IO stacks on Unix and MPE are different, in terms of the way they are modularized. By having well-defined layering, the way you might find networking in the OSI model, there’s a lot of effort in I2O to standardize those — so you could have more off the shelf logic that you can just plug into your IO systems.

You talked about drafting off HP’s investments in peripherals. How can that help the 3000 get some of its shortcomings in those areas resolved, like DLT library support?

The more we align with HP’s overall direction, the better off we are, and the better off HP’s customers are. We can deliver a lot more to our customers faster, better and cheaper the more we can leverage. It applies to everything, from hardware to middleware — and even to manufacturing and marketing.

Sometimes there are trade-offs to consider. Some of the MPE products add value beyond what’s available in other platforms, and our customers have gotten used to that value, like networking stacks and features we’ve built in for reliability. If we went to a more standardized architecture customers might lose something. There’s a trade off between standardization, time to market and cost with functionality. We always have to look at those tradeoffs.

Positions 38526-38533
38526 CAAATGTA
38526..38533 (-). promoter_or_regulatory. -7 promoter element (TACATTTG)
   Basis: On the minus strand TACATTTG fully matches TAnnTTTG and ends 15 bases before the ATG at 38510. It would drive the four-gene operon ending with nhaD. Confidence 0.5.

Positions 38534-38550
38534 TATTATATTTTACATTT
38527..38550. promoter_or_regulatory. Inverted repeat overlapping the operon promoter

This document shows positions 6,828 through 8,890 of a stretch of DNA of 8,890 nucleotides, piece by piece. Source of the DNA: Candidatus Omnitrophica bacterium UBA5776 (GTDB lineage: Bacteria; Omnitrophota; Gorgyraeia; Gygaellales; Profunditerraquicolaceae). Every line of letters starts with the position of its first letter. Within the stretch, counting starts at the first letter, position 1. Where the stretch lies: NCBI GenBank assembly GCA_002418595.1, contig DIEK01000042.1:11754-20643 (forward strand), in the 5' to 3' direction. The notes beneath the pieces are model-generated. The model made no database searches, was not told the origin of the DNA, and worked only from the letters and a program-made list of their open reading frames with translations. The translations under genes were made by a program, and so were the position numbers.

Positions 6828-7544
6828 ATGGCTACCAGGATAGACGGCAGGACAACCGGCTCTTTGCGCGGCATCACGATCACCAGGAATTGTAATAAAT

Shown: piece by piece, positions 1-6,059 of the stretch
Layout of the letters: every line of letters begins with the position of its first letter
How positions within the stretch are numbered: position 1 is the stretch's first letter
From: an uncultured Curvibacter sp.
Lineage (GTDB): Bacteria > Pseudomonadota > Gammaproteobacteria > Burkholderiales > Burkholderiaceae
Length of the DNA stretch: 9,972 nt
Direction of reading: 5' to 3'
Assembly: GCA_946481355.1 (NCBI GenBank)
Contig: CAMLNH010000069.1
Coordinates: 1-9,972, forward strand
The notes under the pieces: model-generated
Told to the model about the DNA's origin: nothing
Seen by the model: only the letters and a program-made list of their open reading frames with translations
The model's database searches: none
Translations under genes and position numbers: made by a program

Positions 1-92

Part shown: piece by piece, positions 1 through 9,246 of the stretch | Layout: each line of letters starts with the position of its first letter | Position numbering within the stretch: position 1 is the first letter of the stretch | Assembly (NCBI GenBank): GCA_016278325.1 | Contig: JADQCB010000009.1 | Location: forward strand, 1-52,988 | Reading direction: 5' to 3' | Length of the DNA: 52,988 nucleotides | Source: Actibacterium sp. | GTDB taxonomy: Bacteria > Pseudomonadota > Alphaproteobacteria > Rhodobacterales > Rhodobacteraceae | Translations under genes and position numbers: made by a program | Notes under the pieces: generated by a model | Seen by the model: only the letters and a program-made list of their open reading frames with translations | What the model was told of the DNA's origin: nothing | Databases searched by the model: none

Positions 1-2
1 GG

What impact are PA-RISC 2.0 versions of compilers going to have on the platform’s growth plans? While last year’s growth plans pointed to these versions as bringing more performance, this spring HP said IA-64 versions were now the primary goal.

Those charts reflect our plans and expectations for where the increases will be coming from. As we actually prototype and build the different parts of our roadmap, we’re measuring the results versus the expectation. In the case of using the PA 2.0 back-end for our compilers, we found the return on investment is pretty small. We currently do not plan to make that specific change.

The benefits for some of the other performance work — like in the area of changes in the memory manager’s MMP disable enhancement, and changes to the dispatcher, and changes in how we use the Translation Lookaside Buffer (TLB) — actually have a much higher return.